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***FTC Disclaimer: Most books reviewed on this site have been provided free of charge by the publisher, author or publicist. Some books we have purchased with our own money or borrowed from a public library and will be noted as such. Any links to places to purchase books are provided as a convenience, and do not serve as an endorsement by this blog. All reviews are the true and honest opinion of the blogger reviewing the book. The method of acquiring the book does not have a bearing on the content of the review.

The Sunday Post AKA What’s On My (Mostly Virtual) Nightstand 1-12-14

Sunday Post

I was hoping to come up with something really profound to say today, but it’s been a wet, gloomy weekend here in Seattle. While this is terrific reading weather, the constant drip does not inspire!

Rex Regis by L E Modesitt JrHowever, this was one of my best weeks ever for review books. So many grade A reviews! Even the B+ book was a load of fun. And although I was sad to see the end of this “chapter” of Modesitt’s Imager Portfolio, he has said on his blog that there will definitely be another series in that world. That news made this reader very happy. Except…I have to wait for it. Darn.

Winner Announcements:

Big Sky Secrets by Linda Lael Miller; the winner is L Lam.

Sharp by Alex HughesBlog Recap:

A Review: Somewhere in France by Jennifer Robson
B+ Review: Beg Me to Slay by Lisa Kessler + Giveaway
A Review: Rex Regis by L.E. Modesitt Jr.
A+ Review: River Road by Jayne Ann Krentz
A+ Review: Sharp by Alex Hughes
Stacking the Shelves (73)

ashes and alchemy by cindy spencer papeComing Next Week:

Steal Me, Cowboy by Kim Boykin (blog tour review)
Ashes & Alchemy by Cindy Spencer Pape (blog tour review + giveaway)
The Sweetest Seduction by Crista McHugh (blog tour review + giveaway)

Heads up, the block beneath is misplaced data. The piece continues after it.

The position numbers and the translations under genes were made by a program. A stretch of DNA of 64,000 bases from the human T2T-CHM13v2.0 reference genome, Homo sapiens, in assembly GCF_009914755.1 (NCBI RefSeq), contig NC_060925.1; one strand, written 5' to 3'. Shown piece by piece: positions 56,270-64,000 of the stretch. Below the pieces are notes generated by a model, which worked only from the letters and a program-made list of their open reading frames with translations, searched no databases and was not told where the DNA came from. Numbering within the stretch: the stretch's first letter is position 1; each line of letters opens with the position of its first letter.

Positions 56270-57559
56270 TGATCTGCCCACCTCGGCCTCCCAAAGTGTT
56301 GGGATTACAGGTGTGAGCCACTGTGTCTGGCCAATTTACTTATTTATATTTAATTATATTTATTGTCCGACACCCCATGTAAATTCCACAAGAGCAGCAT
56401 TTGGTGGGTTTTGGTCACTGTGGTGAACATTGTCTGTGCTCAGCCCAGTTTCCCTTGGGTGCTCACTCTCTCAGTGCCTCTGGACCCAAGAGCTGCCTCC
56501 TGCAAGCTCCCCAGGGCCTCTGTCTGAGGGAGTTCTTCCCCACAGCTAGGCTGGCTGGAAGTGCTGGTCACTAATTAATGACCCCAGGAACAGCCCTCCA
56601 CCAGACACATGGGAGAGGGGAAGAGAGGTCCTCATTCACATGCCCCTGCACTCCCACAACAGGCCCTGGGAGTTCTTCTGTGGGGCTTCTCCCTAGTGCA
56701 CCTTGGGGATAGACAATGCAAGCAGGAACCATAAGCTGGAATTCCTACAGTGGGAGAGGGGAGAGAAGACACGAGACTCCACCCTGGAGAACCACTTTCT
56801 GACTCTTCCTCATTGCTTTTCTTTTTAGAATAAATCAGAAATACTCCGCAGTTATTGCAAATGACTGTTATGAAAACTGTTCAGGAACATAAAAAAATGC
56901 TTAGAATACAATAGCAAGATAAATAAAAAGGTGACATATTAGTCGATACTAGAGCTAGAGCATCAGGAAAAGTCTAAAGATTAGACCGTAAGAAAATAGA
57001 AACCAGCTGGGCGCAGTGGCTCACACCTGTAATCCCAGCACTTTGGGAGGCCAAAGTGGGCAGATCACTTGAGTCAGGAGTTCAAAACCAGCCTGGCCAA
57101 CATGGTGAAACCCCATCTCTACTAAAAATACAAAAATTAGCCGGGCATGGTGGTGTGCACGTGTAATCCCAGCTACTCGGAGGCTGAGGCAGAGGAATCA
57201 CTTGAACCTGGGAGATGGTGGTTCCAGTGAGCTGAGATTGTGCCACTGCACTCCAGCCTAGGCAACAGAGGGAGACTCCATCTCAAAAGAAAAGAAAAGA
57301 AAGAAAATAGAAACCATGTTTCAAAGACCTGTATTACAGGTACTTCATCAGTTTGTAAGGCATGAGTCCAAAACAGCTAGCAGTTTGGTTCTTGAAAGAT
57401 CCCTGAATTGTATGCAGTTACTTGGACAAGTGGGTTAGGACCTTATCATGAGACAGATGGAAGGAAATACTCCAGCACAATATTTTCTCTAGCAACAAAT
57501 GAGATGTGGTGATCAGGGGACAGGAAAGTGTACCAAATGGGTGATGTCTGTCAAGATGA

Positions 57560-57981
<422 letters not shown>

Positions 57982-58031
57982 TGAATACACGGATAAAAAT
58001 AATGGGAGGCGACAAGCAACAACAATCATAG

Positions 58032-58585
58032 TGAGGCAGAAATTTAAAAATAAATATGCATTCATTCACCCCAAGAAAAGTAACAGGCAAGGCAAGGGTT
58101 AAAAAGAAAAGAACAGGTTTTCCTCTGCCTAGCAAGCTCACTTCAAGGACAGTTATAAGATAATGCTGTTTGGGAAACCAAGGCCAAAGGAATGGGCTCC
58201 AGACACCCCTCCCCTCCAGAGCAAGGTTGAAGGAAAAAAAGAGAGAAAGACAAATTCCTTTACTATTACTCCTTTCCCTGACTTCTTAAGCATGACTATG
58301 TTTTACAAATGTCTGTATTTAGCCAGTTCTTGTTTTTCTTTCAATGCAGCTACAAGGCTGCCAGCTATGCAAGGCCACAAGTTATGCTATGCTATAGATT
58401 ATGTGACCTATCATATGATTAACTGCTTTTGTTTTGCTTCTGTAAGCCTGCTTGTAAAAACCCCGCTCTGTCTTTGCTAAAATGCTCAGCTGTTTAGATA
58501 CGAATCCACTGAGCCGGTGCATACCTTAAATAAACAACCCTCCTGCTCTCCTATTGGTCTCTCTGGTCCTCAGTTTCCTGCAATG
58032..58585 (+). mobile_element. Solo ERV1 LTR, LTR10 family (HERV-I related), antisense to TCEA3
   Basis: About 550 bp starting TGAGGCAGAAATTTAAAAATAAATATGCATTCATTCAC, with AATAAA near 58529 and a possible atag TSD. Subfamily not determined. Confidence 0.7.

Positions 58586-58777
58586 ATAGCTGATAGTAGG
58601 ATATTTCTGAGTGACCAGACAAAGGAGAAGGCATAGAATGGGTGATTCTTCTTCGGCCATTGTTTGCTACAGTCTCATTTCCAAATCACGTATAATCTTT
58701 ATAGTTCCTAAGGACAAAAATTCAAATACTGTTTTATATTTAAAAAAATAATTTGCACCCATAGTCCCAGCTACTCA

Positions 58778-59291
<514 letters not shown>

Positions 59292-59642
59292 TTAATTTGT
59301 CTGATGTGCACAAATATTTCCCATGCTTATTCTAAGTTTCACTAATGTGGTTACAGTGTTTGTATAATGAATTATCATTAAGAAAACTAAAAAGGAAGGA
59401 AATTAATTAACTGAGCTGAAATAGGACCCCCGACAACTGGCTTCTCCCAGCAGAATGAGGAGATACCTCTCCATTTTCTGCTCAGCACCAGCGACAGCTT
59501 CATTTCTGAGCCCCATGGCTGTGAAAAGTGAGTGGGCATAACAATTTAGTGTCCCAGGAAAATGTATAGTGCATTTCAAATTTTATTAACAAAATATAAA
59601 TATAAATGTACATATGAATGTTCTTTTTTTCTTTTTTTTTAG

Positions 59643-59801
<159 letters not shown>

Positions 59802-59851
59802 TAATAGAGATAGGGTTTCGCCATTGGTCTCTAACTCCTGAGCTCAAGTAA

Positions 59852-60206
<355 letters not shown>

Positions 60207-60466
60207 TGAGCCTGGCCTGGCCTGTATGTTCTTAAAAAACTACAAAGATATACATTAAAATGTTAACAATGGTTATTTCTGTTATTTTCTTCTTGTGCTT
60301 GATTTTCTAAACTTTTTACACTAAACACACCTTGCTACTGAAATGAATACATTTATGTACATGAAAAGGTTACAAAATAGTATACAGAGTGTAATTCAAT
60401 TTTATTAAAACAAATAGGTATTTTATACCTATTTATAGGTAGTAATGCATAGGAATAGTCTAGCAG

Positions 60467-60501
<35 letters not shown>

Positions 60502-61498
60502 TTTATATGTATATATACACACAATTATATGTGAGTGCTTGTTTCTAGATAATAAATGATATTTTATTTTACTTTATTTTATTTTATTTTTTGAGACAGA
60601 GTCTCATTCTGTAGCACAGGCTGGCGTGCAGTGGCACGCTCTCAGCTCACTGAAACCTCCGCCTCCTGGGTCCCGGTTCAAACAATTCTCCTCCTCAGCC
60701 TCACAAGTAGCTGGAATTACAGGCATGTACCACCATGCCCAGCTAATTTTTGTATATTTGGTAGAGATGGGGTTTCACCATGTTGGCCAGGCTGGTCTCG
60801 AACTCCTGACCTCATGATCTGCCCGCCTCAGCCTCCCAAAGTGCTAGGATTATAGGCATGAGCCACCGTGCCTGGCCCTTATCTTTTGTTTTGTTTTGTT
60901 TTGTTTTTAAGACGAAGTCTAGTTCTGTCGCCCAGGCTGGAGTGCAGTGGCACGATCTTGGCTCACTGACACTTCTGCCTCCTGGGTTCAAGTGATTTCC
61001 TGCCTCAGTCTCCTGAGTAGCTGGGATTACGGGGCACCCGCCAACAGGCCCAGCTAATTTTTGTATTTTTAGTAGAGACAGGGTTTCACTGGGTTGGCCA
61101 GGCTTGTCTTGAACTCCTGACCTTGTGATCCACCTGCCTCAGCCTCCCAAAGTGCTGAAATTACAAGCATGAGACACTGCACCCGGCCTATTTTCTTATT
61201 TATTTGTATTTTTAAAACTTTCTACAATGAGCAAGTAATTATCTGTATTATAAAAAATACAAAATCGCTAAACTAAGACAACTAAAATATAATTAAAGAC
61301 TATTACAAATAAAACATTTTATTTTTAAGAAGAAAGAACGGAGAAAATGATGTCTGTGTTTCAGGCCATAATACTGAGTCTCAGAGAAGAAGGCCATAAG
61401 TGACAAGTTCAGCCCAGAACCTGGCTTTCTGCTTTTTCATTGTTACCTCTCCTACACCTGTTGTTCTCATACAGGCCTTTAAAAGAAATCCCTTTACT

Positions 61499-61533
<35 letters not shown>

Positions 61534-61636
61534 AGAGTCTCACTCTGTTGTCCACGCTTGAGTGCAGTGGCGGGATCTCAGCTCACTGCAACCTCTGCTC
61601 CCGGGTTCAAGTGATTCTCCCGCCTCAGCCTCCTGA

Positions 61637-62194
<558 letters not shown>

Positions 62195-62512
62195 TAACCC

Gossamer Wing by Delphine Dryden (review)
After the Golden Age by Carrie Vaughn (review)

Once More with Feeling: The Best Ebook Romances of 2013

LJ 2013 Best BooksIn spite of what the opening paragraph of the article at Library Journal says, this is actually the third year that I’ve been asked to choose the Best Ebook Romances of the Year for Library Journal.

Just check the archives, if you’re terribly curious, here are the links to the 2011 and 2012 lists. This is one of the most fun things I get to do all year that can be more or less labeled as work, even though, as what I call reverse full-disclosure, Library Journal does not pay for the writing of this particular article or for the book reviewing I do for them.

Creating this list is always personal for me. These are books or series that I read or am in the middle of. They are the books that I gave either A ratings or 4.5 or 5 star ratings to, depending on where I did the review. Or in a few cases, B+ reviews of books I absolutely couldn’t get out of my head.

The first year, I was told to list 5 books. Last year, 5-ish. This year, my editor said 10 from the start. I think she figured out that I cheat and list series. I did again this year and went over the limit.

skies of gold by zoe archerArcher, Zoë. Skies of Gold. Avon Impulse. (Ether Chronicles, Bk. 5). ebk. ISBN 9780062241443. STEAMPUNK ROMANCE (4.5 star review)

The first four books in the Ether Chronicles (Skies of Fire, Night of Fire, Skies of Steel, Night of Steel) were on my 2012 list for good reason; this series is simply awesome steampunk worldbuilding. Also we have all the story possibilities inherent in a world war, but with airships and “ether” power. While Skies of Gold is a more than worthy successor to the first four books in the series, it is unfortunately the last book in the series. If you love steampunk romance, you’ll be enthralled. And then sad that it’s over.

forged in blood 1 by Lindsay BurokerBuroker, Lindsay. Forged in Blood I. ebk. ISBN 9781301493357. Forged in Blood II. ebk. ISBN 9781301349876. ea. vol: Lindsay Buroker. (Emperor’s Edge). FANTASY ROMANCE
I’ve adored the first five volumes of The Emperor’s Edge series (The Emperor’s Edge, Dark Currents, Deadly Games, Conspiracy, Blood and Betrayal) so much that I haven’t wanted to see it end. So I’ll confess that I put the entire series on the list even though only the last two books were published in 2013, and I’ve been saving reading the ending for a treat for myself. LJ was slightly puristic about things and only put the 2013 titles as the main entry on the list. The Emperor’s Edge is Epic Fantasy with a touch of Steampunk. The primary story isn’t a romance, but, and it’s a truly lovely but, there is a romantic subplot. Or maybe that’s sub-subplot. Our heroine convinces the best assassin not to kill her, and keeps on convincing him to help her, even though everyone tells her he’s just a heartless killing machine. Of course he’s not. Well, not completely.